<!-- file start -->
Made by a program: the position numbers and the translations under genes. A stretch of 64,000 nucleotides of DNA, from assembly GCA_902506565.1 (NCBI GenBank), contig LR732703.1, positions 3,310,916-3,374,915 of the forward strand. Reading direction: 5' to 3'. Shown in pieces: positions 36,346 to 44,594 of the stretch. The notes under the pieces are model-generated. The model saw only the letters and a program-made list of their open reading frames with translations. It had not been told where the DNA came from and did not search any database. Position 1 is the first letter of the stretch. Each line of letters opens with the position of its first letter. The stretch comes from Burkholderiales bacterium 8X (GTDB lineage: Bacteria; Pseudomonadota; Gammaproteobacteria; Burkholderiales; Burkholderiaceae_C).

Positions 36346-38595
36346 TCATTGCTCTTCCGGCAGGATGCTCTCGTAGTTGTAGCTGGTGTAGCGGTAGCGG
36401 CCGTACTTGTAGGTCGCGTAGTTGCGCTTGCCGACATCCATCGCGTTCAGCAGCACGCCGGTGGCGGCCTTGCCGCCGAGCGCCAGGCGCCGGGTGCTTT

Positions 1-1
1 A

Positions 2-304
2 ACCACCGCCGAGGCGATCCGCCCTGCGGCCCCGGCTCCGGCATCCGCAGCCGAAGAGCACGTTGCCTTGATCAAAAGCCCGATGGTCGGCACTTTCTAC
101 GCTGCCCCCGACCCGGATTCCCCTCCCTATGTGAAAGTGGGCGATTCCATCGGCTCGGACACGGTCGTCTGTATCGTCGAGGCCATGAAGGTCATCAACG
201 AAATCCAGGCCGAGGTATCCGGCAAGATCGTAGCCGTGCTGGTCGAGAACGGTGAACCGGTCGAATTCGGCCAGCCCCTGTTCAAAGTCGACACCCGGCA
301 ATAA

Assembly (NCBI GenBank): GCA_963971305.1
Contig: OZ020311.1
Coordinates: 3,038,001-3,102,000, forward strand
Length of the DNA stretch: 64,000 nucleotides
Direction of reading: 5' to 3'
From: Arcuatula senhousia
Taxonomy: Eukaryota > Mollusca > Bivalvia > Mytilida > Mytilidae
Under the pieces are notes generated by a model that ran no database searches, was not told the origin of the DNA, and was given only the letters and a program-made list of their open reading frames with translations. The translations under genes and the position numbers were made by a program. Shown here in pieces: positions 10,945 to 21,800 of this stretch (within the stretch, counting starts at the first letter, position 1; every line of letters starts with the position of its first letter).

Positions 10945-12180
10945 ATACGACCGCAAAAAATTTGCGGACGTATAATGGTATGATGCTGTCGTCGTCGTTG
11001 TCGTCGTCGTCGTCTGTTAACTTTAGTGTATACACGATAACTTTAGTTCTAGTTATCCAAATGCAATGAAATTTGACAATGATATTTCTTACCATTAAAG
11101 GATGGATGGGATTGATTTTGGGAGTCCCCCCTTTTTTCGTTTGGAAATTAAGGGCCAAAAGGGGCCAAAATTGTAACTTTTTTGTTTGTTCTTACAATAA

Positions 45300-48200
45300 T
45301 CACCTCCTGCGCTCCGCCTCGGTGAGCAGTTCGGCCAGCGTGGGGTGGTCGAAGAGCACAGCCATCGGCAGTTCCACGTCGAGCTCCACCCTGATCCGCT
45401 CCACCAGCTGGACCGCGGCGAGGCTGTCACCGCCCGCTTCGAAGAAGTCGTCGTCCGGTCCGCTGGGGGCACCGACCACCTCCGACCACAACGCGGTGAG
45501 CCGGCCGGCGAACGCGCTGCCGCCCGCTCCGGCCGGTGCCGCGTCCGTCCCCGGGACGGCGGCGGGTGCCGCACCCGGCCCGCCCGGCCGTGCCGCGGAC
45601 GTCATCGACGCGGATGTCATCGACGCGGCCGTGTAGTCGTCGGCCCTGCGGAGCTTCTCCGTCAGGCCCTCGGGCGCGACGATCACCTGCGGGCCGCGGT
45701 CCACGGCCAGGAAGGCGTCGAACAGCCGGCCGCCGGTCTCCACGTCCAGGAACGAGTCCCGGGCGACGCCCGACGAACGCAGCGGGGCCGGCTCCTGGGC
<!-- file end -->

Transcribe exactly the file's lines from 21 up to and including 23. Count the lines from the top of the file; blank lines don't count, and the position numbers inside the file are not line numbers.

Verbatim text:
10945 ATACGACCGCAAAAAATTTGCGGACGTATAATGGTATGATGCTGTCGTCGTCGTTG
11001 TCGTCGTCGTCGTCTGTTAACTTTAGTGTATACACGATAACTTTAGTTCTAGTTATCCAAATGCAATGAAATTTGACAATGATATTTCTTACCATTAAAG
11101 GATGGATGGGATTGATTTTGGGAGTCCCCCCTTTTTTCGTTTGGAAATTAAGGGCCAAAAGGGGCCAAAATTGTAACTTTTTTGTTTGTTCTTACAATAA